We all know what it’s like when our children play up, we can feel the tension of wanting to restore some kind of equilibrium and wanting to do so as fast as possible (remember the meltdowns in aisle 7 of the supermarket, or the teenager begging to go to ‘that’ party, get their first phone or get a snapchat account?!). No one likes to have the intensity of an acting out child, it’s hard to cope with and feels SO intense. The longer it goes on the more desperate we can feel and sometimes this means that we give in to the acting-out behaviour in order to restore the peace. But do we consider what the long-term consequences of this is, or are we just happy to get the short-term relief?
No one wants to be ruled by a four-year old, nor a child of any age, but this can easily happen if we fall for the short-term solutions. We end up being manipulated by our child for them to get their own way in life. If we look at what this looks like, we can see how we give food or sweets to a screaming toddler, pacifying with food. We can have the same response to a stroppy adolescent, buying pizza or a take-away, a new pair of shoes, a game, jacket, or whatever the price is to win peace from the onslaught. The trouble is, we set a standard in the family in this way, that says ‘if you act up I will reward you.’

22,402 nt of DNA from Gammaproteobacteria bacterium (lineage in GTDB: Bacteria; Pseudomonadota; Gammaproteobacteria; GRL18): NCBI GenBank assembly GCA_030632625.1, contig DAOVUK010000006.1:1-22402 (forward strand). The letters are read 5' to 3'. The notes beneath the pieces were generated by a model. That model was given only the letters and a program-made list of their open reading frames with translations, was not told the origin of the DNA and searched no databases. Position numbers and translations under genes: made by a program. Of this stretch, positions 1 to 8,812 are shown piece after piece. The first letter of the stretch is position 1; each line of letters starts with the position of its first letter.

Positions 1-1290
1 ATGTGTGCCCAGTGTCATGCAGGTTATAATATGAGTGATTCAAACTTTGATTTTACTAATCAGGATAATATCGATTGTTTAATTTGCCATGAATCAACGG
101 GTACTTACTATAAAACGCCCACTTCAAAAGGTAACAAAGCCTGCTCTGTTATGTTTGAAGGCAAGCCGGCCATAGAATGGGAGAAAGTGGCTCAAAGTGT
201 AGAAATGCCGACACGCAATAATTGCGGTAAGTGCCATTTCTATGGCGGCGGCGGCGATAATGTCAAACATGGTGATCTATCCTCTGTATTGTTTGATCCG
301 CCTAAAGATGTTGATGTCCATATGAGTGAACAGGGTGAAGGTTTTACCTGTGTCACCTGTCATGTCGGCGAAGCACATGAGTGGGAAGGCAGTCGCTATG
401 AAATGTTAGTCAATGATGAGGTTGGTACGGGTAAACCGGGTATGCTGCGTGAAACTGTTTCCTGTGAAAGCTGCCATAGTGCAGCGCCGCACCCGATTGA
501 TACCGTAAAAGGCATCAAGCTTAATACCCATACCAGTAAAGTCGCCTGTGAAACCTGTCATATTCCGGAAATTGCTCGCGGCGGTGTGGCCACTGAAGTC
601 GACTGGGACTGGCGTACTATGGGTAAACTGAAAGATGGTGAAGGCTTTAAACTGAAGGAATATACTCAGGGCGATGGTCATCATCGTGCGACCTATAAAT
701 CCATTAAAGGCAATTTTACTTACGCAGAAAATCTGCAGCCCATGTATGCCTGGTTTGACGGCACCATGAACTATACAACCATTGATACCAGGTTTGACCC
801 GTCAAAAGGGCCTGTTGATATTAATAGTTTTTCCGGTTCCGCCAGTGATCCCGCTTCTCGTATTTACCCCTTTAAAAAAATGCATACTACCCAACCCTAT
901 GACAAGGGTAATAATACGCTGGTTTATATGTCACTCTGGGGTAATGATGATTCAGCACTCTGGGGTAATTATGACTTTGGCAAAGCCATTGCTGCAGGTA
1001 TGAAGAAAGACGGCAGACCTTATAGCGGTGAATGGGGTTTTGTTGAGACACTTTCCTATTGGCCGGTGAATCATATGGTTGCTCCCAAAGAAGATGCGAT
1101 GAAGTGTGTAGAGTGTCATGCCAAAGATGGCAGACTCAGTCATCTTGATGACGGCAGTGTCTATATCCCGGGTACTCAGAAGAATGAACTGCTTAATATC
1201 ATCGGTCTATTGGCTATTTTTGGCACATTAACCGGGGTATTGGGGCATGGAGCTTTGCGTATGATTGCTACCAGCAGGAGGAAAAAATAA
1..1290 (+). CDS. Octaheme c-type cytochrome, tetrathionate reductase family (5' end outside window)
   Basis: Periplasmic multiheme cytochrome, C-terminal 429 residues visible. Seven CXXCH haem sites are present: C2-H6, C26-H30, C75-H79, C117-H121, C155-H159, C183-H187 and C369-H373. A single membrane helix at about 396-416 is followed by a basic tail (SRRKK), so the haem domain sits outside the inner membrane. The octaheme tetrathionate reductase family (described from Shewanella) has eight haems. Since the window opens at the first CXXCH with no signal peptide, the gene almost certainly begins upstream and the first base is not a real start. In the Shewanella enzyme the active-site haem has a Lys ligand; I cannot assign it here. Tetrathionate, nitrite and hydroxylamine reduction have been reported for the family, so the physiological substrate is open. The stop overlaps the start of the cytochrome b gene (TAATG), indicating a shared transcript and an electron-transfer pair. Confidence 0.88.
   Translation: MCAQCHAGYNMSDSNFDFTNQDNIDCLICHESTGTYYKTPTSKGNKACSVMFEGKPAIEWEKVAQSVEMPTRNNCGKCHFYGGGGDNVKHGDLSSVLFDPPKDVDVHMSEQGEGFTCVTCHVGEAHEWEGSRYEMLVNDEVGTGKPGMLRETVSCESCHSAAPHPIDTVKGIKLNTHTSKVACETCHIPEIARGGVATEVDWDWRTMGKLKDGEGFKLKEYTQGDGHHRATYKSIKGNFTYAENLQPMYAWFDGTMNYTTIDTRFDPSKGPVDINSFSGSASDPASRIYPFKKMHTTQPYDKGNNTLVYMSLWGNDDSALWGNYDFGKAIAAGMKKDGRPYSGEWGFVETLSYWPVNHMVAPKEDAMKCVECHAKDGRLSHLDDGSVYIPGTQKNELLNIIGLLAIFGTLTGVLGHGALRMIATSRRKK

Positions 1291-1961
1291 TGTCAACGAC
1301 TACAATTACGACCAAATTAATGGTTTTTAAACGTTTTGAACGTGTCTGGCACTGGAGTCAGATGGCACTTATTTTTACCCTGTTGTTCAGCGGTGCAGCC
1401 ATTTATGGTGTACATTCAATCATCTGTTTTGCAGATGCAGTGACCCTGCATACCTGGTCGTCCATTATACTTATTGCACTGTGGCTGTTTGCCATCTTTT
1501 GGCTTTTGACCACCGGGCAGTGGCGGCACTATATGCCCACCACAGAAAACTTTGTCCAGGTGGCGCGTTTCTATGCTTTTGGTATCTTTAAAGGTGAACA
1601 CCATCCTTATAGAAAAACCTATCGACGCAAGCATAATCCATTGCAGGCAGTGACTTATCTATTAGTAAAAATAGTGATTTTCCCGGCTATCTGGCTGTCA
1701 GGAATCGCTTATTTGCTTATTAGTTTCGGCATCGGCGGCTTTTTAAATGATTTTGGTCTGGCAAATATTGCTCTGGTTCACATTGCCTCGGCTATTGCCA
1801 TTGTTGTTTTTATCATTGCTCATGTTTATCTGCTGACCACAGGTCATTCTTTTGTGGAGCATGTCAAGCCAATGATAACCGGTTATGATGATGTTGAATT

The knock-on consequences impact school life where the same tactics are often repeated, or even in social settings with our children’s friends or within our local communities. The child has learned the ‘if you act up I will reward you’ standard and will repeat it endlessly. Where are we in this picture? In a place we struggle to get out of.
To reward poor behaviour in a child of any age is setting ourselves up for a real pickle. There are no real short-term benefits, only long-term consequences that need solid consistency, and that can be too difficult for many. It can be hard work and need some unpicking.
Short-term respite is a false promise, nothing is gained and much is lost.
Parenting strategies can be there for the long haul; we can get support to help with unpicking short-term relief and its’ consequences and have on offer a whole tool kit available to help us along the way. Essentially, short-term relief is not worth it, it debases our authority as parents and that is not something we should so easily sell out on.
Parenting is an amazing process that can support our children to learn respectful and responsible forms of communication and model a way, as a community, on how to raise amazing confident and considerate children. We can all do it, we simply need to be willing to address the issue in the moment and not fall for the short-term respite over the life-long foundation.
In this series of blog posts, you will find articles that discuss foundational practices in parenting. Not just articles on what we do but why we do what we do for a healthy body and a healthy relationship with others.